Articles

Articles

Working for the Master

The story is shared about Theodore Roosevelt’s days as a rancher. Roosevelt spent time briefly as a rancher in the Badlands after serving as the youngest legislator in the New York State Assembly. He later returned to New York and continued his political career and eventually became the 26thPresident of the United States. 

During his time as a rancher, Roosevelt and one of his workers lassoed a maverick steer. They prepared to brand it when Roosevelt realized it was on the land of his neighbor, Gregor Lang. According to the rules of cattlemen, the steer belonged to Lang. As the cowboy applied the brand, Roosevelt said, “Wait, it should be Lang’s brand.” The cowboy replied, “That’s all right boss.” Roosevelt replied, “But you’re putting on my brand.” “That’s right,” said the cowhand. Roosevelt said, “Drop that iron and get back to the ranch and get out. I don’t need you. A man who will steal for me will steal from me."  

A man of integrity refuses to steal. A man of integrity refuses to cheat to get ahead in life. A man of integrity refuses to deceive and be dishonest. Roosevelt knew better than to trust a worker lacking integrity. Merriam-Webster Online Dictionary defines integrity as “firm adherence to a code of especially moral or artistic values.” Could you have worked for Theodore Roosevelt? 

It’s tempting to do whatever it takes to get ahead in life. Many think it’s acceptable to “beg, borrow, and steal” to be successful in business. Paul said, “Slaves, obey your earthly masters with fear and trembling, with a sincere heart, as you would Christ, not by the way of eye-service, as people-pleasers, but as servants of Christ, doing the will of God from the heart, rendering service with a good will as to the Lord and not to man, knowing that whatever good anyone does, this he will receive back from the Lord, whether he is a slave or free” (Eph. 6:5–8).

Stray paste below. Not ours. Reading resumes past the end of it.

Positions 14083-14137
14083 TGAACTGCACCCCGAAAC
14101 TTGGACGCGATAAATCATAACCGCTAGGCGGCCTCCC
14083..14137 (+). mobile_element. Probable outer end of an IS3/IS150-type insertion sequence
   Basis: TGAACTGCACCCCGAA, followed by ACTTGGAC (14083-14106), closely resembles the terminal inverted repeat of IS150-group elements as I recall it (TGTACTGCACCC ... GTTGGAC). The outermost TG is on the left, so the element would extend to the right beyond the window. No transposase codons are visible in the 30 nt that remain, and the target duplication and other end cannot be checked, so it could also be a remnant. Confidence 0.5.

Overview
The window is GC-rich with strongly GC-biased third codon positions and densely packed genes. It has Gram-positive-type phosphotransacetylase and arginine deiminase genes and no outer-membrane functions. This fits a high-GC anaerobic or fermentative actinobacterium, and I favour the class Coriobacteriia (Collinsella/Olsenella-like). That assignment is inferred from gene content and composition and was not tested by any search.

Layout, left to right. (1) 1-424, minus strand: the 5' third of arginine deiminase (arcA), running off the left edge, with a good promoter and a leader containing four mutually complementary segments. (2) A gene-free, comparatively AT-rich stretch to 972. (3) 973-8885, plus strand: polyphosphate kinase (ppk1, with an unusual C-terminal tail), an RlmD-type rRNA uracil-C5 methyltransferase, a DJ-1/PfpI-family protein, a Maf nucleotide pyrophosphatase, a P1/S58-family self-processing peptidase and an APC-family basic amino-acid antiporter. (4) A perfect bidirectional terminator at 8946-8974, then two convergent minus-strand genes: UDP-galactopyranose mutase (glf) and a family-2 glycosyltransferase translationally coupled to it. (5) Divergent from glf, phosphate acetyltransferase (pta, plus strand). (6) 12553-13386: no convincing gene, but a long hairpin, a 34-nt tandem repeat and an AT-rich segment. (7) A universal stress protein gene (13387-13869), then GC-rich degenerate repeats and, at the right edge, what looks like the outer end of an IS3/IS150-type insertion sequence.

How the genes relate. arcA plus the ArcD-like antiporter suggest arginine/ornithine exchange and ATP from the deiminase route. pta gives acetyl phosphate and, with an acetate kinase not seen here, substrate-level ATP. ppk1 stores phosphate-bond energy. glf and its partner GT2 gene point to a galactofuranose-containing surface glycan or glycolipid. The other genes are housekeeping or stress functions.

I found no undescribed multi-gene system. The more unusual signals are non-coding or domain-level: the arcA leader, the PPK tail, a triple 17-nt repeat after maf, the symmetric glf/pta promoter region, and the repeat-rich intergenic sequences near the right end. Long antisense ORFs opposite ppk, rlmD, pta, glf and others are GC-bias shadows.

Paul’s commands to the Christian employee go further than whether you could work for Theodore Roosevelt. Paul asks, “Is work acceptable for the Savior?” Or, “Could you work for Jesus Christ?” Of particular interest is the phrase, “not by the way of eye-service, as people pleasers.” When you work are you doing just enough to get by? It is quite common to work when the boss is around and slack off when he isn’t. The next phrase should be the integrity clause in our work contract as Christians: “as servants of Christ.” Our true boss, Jesus, is always around. He sees us. He knows what kind of a worker and person we are. He knows whether or not we have integrity as an employee. We work as servants of Christ. 

As a Christian, your integrity in the work place is a reflection of your relationship with the Lord. What does your work ethic and integrity say about your relationship with God? Do your co-workers know you are working for the Master?